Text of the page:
Rudy Prince, CEO, says eFax has concentrated on promoting its free-to-receive service, unlike the market’s main provider J-fax.com.
The service allows users to receive both faxes and voicemail messages as email, free of charge. Users are given a UK phone number, hosted by eFax.com, which receives the fax or voicemail message before automatically converting it into an email attachment and sending it to the user’s account. Download times are kept to a minimum by super-compressing the message, eFax.com claims, and messages can be password protected but are not encrypted. Voice messages can also be retrieved by phone.
Users are charged, however, if they want to send emails as faxes, and eFax is also generating revenue through advertising and promotions attachments in the email. It has also begun talking to some of the major sites about possible partnerships, though none have been signed so far. In the US, co-branded affilitates include Phone.com, Network Solutions, WebTV, Xoom.com, AllBusiness.com and fortunecity.com.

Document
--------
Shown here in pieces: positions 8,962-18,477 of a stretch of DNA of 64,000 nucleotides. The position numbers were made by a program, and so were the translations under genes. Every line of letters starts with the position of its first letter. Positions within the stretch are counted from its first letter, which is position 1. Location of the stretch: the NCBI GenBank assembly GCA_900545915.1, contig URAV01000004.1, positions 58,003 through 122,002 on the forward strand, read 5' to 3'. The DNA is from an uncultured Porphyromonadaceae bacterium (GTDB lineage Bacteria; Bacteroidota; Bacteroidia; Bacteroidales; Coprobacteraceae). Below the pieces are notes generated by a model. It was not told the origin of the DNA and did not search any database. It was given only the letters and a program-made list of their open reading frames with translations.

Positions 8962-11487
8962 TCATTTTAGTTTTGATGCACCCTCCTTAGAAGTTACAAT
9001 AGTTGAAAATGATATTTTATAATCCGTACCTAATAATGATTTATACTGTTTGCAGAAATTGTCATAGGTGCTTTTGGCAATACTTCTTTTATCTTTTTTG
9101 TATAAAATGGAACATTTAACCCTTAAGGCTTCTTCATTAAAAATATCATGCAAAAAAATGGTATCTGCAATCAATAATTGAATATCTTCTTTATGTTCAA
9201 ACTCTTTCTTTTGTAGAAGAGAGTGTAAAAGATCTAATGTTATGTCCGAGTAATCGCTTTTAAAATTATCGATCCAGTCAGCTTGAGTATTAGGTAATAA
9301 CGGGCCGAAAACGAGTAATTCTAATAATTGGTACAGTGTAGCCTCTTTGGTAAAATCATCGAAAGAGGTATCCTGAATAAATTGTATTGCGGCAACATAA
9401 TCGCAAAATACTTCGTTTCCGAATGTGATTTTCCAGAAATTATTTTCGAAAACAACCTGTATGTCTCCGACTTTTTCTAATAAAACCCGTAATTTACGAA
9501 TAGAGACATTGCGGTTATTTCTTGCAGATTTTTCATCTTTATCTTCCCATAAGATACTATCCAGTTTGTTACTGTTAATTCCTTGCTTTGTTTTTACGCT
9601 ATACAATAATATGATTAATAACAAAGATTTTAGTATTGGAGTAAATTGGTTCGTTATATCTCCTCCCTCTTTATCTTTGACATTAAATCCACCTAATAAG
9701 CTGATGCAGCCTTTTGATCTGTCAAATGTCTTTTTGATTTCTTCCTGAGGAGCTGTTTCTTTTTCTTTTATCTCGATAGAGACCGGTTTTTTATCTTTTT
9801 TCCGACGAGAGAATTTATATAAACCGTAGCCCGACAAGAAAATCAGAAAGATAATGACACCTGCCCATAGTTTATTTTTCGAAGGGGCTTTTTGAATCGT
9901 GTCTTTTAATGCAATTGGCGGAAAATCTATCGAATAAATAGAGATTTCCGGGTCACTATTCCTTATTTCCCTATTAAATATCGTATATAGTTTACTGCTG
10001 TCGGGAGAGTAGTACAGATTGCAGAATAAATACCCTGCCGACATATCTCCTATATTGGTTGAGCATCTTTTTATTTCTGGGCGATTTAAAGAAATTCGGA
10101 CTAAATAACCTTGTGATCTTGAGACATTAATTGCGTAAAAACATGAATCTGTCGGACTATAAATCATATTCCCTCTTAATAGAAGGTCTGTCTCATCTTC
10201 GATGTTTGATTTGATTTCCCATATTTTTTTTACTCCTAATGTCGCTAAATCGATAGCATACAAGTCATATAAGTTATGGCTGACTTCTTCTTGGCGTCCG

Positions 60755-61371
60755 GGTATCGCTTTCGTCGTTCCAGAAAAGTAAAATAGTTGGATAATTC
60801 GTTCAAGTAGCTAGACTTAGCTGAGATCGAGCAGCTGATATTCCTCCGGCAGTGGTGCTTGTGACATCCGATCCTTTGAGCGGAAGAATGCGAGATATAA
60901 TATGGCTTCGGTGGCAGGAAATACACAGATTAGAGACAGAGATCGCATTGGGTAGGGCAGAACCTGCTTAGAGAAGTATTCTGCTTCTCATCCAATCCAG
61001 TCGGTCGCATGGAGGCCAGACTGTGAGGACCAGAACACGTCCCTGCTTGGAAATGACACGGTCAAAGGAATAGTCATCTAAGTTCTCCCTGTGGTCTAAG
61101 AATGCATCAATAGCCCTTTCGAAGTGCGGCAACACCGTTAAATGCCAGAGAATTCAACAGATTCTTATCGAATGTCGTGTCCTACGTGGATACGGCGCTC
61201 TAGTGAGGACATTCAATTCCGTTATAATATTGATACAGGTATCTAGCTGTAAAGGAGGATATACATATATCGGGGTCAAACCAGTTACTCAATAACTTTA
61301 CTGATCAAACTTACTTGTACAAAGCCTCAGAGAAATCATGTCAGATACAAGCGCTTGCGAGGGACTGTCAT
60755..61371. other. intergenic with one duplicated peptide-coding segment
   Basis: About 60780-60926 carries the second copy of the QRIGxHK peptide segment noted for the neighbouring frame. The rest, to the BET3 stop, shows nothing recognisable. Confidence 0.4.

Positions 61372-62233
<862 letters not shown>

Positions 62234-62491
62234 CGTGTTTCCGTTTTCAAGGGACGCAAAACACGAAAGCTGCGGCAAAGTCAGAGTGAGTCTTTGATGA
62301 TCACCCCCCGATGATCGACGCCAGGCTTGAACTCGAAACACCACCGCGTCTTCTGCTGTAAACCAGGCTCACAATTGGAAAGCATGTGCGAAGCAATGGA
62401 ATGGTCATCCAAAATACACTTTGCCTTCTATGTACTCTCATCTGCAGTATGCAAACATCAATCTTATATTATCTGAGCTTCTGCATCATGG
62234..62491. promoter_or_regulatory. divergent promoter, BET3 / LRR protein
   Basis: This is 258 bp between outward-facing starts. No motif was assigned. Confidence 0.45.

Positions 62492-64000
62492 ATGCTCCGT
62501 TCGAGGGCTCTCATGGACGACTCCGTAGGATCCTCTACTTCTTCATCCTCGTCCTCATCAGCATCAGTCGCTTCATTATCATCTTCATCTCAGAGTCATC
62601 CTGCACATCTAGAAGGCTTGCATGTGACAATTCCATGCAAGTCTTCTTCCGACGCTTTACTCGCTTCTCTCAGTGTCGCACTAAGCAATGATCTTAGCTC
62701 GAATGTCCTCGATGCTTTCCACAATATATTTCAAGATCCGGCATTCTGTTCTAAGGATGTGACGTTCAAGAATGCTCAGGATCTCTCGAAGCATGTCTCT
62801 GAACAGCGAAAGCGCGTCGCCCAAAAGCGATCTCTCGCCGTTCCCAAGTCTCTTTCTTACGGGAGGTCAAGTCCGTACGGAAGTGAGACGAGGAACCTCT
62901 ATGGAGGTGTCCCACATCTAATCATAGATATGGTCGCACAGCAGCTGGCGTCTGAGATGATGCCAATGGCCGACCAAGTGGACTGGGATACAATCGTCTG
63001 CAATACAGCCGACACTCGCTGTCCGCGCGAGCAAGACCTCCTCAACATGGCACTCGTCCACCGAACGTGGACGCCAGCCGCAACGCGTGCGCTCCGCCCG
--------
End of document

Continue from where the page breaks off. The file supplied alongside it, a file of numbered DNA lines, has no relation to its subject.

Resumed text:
Prince advises the company is currently working with Phone.com to expand its service beyond the desktop. In future, eFax hopes to allow users mobile access, which will also enable them to use any nearby fax machine to print documents received. Listed on Nasdaq, eFax was founded in 1988 to develop and license fax machine technologies. This year, it began its internet service to head-off what Prince admits will be the eventual demise of the fax machine by electronic messaging.